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14 - Has Indonesian Food Policy Failed?

Published online by Cambridge University Press:  16 May 2019

Maria Monica Wihardja
Affiliation:
an Indonesian economist.
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Summary

INTRODUCTION

Food policy goes far beyond simple agricultural production, encompassing issues such as food and nutrition security, poverty alleviation, women's participation, structural transformation and value addition. Food policy also has a macroeconomic dimension, as it has implications for inflation, fiscal policy, and affects the trade balance. Failure to manage food policy has the potential to disrupt politico-socio-economic stability.

This chapter discusses whether Indonesian food policy has failed, mainly focusing on rice policy, but also looking at cocoa, sugar and salt policies as an illustration. The same shortcomings and challenges apply to many other food commodities and hence some of the policy recommendations can be generalized, with minor adjustments depending on the food commodity.

While significant long-standing food policy challenges remain, such as striking a balance between consumer and producer welfare, in recent years many changes have been introduced. They are (i) the omnipresent use of enforcement officials (both military and civilian) to “discipline” the market (including “food mafias” or hoarders); (ii) the extensification of agricultural production by opening new rice fields outside Java and increasing the crop plantation index to increase production; (iii) putting a binding cap on retail prices of some food commodities to counter high prices; and (iv) the crowding-out of private investment by state-owned enterprises and the lack of market competition. While there have been significant improvements in some aspects of food policy, such as the development and rehabilitation of irrigation systems and dams (Kompas 2018b) and the use of Area Sampling Frames methodology to more accurately produce rice production statistics according to international best practices, these seem to be overshadowed by the continuing shortcomings.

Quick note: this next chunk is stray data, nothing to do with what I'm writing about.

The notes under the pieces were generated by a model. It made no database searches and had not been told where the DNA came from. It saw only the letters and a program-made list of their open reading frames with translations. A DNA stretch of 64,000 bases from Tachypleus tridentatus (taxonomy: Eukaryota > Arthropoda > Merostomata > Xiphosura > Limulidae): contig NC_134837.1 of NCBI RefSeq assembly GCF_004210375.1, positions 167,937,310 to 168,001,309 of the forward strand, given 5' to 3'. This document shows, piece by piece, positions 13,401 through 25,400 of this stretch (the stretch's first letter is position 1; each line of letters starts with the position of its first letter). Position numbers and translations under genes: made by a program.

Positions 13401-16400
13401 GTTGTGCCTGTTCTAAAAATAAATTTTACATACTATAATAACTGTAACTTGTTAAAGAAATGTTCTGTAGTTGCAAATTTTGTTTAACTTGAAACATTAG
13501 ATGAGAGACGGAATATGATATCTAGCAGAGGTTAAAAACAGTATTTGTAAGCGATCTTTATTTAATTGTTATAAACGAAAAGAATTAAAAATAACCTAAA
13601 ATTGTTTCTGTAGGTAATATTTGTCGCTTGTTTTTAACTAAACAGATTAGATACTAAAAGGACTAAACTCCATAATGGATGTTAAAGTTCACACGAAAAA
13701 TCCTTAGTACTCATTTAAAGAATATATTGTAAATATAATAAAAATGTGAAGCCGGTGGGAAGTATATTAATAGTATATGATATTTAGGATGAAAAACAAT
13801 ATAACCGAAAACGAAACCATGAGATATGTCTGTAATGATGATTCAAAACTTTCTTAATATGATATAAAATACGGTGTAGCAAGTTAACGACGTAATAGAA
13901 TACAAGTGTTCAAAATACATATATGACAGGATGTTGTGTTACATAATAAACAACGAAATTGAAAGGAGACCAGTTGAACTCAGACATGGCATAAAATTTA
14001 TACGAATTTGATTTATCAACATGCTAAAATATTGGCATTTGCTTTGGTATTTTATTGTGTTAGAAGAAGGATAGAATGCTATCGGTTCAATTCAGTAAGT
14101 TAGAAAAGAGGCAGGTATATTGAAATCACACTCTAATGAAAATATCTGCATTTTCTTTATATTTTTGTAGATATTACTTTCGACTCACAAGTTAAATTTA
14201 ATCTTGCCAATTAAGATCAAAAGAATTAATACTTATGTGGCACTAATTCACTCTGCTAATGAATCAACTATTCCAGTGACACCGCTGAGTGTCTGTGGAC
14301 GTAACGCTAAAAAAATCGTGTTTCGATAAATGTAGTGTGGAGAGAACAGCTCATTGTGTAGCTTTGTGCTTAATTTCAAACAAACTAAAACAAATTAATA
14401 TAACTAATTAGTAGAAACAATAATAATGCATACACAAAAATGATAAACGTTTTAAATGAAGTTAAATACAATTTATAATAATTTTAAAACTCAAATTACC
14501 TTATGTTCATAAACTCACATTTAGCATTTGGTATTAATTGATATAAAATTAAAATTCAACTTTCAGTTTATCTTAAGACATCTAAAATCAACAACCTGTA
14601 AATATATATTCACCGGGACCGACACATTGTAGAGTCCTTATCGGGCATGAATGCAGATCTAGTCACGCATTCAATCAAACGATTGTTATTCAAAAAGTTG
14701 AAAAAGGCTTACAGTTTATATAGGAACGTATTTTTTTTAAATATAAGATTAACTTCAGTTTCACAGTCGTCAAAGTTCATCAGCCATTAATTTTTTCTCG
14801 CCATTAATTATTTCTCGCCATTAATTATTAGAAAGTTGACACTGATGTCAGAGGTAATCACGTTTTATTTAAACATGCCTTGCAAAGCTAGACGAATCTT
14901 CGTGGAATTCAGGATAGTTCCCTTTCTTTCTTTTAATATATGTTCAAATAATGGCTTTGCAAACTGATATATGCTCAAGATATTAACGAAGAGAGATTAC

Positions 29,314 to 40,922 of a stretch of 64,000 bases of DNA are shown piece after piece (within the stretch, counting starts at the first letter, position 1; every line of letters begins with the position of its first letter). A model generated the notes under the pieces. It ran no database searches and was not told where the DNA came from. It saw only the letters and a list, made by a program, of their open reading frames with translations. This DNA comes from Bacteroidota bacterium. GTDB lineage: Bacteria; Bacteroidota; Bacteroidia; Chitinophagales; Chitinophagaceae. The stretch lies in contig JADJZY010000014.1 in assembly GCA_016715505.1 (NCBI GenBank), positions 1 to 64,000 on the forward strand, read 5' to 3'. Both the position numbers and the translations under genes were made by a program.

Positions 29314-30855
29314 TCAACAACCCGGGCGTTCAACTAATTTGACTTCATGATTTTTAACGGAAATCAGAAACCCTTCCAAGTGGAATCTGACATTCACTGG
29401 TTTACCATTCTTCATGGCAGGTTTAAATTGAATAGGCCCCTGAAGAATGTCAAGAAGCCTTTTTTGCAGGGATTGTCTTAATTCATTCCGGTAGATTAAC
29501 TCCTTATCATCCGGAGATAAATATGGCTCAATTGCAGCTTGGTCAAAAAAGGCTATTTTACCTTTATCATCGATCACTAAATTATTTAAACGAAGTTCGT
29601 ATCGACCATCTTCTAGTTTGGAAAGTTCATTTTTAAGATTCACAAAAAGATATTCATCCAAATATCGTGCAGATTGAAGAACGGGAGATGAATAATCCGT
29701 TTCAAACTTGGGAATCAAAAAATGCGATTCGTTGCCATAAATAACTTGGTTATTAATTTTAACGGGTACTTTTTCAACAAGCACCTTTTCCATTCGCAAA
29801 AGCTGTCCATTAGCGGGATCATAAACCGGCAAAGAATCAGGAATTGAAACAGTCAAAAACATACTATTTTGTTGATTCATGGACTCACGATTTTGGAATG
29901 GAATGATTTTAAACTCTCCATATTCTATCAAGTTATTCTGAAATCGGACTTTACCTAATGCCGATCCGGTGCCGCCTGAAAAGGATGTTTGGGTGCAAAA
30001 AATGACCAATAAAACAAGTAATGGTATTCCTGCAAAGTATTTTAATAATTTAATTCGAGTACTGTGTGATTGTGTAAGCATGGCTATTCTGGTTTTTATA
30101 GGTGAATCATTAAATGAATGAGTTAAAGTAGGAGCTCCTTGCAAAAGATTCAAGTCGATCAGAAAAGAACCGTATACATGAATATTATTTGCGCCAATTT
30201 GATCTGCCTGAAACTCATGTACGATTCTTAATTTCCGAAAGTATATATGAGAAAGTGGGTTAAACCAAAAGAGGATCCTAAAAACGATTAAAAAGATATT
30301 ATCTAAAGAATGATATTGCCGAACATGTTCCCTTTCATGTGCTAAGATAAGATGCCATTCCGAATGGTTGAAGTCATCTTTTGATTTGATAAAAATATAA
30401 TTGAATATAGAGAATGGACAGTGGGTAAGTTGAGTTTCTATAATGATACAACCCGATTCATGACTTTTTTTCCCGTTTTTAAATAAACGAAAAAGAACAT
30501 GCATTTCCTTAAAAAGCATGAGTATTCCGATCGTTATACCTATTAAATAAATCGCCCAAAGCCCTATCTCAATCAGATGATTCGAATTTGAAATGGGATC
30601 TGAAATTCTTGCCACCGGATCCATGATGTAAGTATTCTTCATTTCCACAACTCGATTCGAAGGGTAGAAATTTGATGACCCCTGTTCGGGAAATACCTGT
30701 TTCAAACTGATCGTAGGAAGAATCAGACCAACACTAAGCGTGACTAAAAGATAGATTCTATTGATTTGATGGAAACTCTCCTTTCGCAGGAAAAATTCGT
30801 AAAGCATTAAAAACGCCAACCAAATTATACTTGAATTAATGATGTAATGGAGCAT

This chapter discusses four main topics: (i) food policy goals; (ii) the performance of these goals; (iii) why they may have failed or succeeded; and (iv) policy recommendations.

FOOD POLICY GOALS

At the highest strategic level, the Nawacita — the vision and mission of President Joko Widodo and Vice-President Jusuf Kalla for their 2014–19 term — mandates that “food sovereignty” should be the ultimate goal of food policy in Indonesia. A passage in the Nawacita explains how to achieve food sovereignty. First is increasing on-farm production by improving irrigation systems, opening new rice fields and restoring soil fertility. Second is providing financial and capital access to farmers and micro, small and medium enterprises (MSMEs). Third is increasing the value-added of farmers’ products through post-harvest technology and capturing longer value chains.

Type
Chapter
Information
The Indonesian Economy in Transition
Policy Challenges in the Jokowi Era and Beyond
, pp. 385 - 413
Publisher: ISEAS–Yusof Ishak Institute
Print publication year: 2019

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